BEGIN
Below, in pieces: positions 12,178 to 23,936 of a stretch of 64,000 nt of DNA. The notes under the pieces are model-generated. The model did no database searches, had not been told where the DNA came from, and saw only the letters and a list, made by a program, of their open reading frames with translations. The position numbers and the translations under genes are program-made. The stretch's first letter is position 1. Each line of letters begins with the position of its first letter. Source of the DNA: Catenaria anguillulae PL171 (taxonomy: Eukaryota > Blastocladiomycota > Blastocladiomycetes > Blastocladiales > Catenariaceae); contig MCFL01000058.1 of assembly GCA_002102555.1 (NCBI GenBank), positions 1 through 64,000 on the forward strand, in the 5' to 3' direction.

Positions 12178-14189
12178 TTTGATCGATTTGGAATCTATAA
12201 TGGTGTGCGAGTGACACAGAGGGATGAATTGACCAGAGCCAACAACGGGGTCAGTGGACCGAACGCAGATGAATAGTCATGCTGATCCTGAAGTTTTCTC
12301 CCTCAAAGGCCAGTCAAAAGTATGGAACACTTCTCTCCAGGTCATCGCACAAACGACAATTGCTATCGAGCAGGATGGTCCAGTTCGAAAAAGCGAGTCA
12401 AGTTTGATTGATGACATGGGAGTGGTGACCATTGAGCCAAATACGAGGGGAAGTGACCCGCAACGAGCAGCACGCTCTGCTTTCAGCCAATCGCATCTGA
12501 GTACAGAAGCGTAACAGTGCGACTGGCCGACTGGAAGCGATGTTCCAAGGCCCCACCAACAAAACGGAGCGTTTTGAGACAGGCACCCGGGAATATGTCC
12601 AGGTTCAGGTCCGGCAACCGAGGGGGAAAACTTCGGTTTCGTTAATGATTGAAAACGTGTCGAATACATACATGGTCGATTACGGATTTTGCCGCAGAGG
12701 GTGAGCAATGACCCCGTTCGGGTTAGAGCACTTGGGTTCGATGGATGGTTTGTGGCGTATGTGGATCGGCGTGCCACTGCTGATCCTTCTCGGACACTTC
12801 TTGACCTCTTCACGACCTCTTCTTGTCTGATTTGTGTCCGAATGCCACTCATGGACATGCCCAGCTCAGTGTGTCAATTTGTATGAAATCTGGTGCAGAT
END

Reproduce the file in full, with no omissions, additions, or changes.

Below, in pieces: positions 12,178 to 23,936 of a stretch of 64,000 nt of DNA. The notes under the pieces are model-generated. The model did no database searches, had not been told where the DNA came from, and saw only the letters and a list, made by a program, of their open reading frames with translations. The position numbers and the translations under genes are program-made. The stretch's first letter is position 1. Each line of letters begins with the position of its first letter. Source of the DNA: Catenaria anguillulae PL171 (taxonomy: Eukaryota > Blastocladiomycota > Blastocladiomycetes > Blastocladiales > Catenariaceae); contig MCFL01000058.1 of assembly GCA_002102555.1 (NCBI GenBank), positions 1 through 64,000 on the forward strand, in the 5' to 3' direction.

Positions 12178-14189
12178 TTTGATCGATTTGGAATCTATAA
12201 TGGTGTGCGAGTGACACAGAGGGATGAATTGACCAGAGCCAACAACGGGGTCAGTGGACCGAACGCAGATGAATAGTCATGCTGATCCTGAAGTTTTCTC
12301 CCTCAAAGGCCAGTCAAAAGTATGGAACACTTCTCTCCAGGTCATCGCACAAACGACAATTGCTATCGAGCAGGATGGTCCAGTTCGAAAAAGCGAGTCA
12401 AGTTTGATTGATGACATGGGAGTGGTGACCATTGAGCCAAATACGAGGGGAAGTGACCCGCAACGAGCAGCACGCTCTGCTTTCAGCCAATCGCATCTGA
12501 GTACAGAAGCGTAACAGTGCGACTGGCCGACTGGAAGCGATGTTCCAAGGCCCCACCAACAAAACGGAGCGTTTTGAGACAGGCACCCGGGAATATGTCC
12601 AGGTTCAGGTCCGGCAACCGAGGGGGAAAACTTCGGTTTCGTTAATGATTGAAAACGTGTCGAATACATACATGGTCGATTACGGATTTTGCCGCAGAGG
12701 GTGAGCAATGACCCCGTTCGGGTTAGAGCACTTGGGTTCGATGGATGGTTTGTGGCGTATGTGGATCGGCGTGCCACTGCTGATCCTTCTCGGACACTTC
12801 TTGACCTCTTCACGACCTCTTCTTGTCTGATTTGTGTCCGAATGCCACTCATGGACATGCCCAGCTCAGTGTGTCAATTTGTATGAAATCTGGTGCAGAT